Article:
Kirk Hammett and Adam Jones on Chance of a New Eddie Van Halen
Guitar World recently asked them about the state of the instrument in 2021, taking into account the death of Van Halen in October last year. Their responses included some thoughts on how the concept of the “guitar hero” was changing with time.
“I think the guitar hero is a dying breed,” Hammett said. “The new generation, there’s so many good players that it’s hard to pick out a hero because they’re all kind of guitar heroes in their own right. But a lot of times it’s just great musical gymnastics.”
He added: “All guitar heroes are judged by one thing and one thing only – the song they’re playing. You can be the most ripping guitar player, but if your songs fucking suck or are boring or just flat, people are going to be impressed for about 15 minutes. And then they’re going to check their Instagram, see what other guitar players put up.”
Jones noted that Van Halen was "an alien that landed on our planet and showed us how to do it. I don’t really know anyone to compare that to. When I heard him for the first time, it was haunting. Can we have another guy come in and really make a mark like Eddie Van Halen? I don’t know. I hope so. I look forward to what’s new in music and what’s weird in music.”
Former David Lee Roth and current Rob Zombie guitarist John 5 said he was “100 percent” certain there would be another legendary player. “It’s up to us, to the people reading this and the people listening to the music to go, 'I can be the next guitar hero,’” he explained. “And that doesn’t mean just being able to play the guitar well. It’s someone that can write songs, it’s someone that is inventive. It’s someone that is progressive. There’s a lot that goes into it. But absolutely I think there will be more guitar heroes in the future.”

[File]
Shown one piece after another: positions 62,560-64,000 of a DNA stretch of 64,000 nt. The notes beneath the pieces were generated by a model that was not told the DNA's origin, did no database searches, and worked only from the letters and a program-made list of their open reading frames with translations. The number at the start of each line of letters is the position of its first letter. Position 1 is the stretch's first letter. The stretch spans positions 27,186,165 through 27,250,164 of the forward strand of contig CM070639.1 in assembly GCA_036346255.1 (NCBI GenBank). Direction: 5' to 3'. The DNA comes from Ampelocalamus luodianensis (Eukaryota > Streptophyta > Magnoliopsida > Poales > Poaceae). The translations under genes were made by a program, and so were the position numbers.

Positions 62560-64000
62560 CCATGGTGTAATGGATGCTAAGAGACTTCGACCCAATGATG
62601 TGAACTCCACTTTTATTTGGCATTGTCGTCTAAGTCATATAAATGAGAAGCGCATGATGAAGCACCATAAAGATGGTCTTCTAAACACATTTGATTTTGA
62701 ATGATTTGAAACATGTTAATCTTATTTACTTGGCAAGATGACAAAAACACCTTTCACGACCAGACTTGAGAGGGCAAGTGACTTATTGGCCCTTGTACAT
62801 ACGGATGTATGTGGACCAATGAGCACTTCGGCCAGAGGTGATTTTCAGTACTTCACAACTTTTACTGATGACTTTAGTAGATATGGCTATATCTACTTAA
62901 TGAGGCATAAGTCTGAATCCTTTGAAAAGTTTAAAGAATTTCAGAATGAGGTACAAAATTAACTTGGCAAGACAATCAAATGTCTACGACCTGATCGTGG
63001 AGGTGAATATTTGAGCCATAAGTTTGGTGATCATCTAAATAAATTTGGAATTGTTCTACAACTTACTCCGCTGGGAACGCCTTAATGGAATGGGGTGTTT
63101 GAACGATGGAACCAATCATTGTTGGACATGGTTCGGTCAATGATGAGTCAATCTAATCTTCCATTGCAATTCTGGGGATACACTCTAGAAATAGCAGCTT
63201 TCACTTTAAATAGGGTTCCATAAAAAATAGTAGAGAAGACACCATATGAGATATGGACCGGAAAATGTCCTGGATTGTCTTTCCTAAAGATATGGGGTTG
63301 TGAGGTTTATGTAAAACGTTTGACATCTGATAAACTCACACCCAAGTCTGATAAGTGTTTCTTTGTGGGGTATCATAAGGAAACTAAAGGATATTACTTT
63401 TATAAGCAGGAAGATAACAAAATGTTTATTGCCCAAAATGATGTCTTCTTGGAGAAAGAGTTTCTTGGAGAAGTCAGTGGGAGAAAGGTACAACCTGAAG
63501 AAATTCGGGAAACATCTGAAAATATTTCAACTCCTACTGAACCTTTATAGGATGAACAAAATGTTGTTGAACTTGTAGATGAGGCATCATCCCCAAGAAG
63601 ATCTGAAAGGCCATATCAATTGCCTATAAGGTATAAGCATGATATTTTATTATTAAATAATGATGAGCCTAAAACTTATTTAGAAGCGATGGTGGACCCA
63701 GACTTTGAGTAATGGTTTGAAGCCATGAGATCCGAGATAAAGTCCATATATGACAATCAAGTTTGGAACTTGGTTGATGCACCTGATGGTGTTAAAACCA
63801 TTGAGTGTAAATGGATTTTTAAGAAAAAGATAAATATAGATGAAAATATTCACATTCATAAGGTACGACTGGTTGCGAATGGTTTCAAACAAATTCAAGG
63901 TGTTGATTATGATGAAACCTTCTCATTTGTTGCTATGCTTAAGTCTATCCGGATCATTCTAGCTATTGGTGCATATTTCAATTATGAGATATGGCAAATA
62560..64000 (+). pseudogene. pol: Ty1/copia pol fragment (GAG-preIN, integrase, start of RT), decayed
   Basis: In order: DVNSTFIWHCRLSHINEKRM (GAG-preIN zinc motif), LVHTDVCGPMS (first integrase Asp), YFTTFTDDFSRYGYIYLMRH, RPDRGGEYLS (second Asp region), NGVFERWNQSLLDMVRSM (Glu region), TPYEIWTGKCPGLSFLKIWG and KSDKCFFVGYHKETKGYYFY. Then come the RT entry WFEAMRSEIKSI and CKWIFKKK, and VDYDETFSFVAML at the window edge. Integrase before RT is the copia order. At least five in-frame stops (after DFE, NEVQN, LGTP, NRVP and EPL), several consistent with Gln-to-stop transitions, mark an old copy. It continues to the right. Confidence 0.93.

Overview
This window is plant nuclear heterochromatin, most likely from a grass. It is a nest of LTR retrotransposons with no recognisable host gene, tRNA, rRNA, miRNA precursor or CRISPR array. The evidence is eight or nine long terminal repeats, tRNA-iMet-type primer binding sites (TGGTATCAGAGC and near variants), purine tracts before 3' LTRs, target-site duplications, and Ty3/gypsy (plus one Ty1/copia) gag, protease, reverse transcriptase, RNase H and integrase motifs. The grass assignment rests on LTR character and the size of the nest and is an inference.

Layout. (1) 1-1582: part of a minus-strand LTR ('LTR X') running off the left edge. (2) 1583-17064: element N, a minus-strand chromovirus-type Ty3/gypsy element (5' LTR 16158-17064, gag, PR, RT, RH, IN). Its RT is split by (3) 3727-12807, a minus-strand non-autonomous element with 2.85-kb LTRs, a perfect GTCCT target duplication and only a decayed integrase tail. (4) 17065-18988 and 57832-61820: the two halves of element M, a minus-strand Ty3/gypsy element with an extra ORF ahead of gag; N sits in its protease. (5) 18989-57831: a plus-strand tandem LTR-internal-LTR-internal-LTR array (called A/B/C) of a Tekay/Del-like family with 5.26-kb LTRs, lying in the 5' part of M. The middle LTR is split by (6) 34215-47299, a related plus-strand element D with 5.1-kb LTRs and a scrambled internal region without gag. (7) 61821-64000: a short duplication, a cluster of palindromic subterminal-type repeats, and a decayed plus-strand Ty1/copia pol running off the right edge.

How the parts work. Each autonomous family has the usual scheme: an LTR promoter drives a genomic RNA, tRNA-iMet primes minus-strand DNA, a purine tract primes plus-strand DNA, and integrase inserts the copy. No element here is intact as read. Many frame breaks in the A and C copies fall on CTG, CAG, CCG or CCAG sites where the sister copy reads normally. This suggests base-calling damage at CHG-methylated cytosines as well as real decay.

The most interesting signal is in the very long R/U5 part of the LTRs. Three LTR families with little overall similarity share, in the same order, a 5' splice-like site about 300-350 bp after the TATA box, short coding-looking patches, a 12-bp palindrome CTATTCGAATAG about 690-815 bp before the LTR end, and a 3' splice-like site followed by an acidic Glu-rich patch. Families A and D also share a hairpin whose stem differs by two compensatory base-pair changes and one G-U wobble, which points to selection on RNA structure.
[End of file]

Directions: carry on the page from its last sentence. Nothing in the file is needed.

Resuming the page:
Most participants in the discussion agreed that the development of social media improved opportunities for guitarists to encounter a wider range of inspirations. “I think it’s great,” Hammett said. “Because there are so many resources out there, people are just better overall. And I think a lot of that has to do with things like Instagram clips. Even me, I’m checking this stuff out and asking myself, 'Do I competently know what these guys are trying to do? Do I understand their approach and their technique, and can I do it?' If I can’t, I need to figure it out. That’s the benefit that I get from all of this.”
“I’m constantly listening for moments,” he added. "And what I mean by moments is when something is going on musically that creates an emotion or a feeling, and everything’s happening and everyone’s hitting it and succeeding at it and getting that emotion across. And then I’ll look to create those types of moments in the music that I write for Metallica.”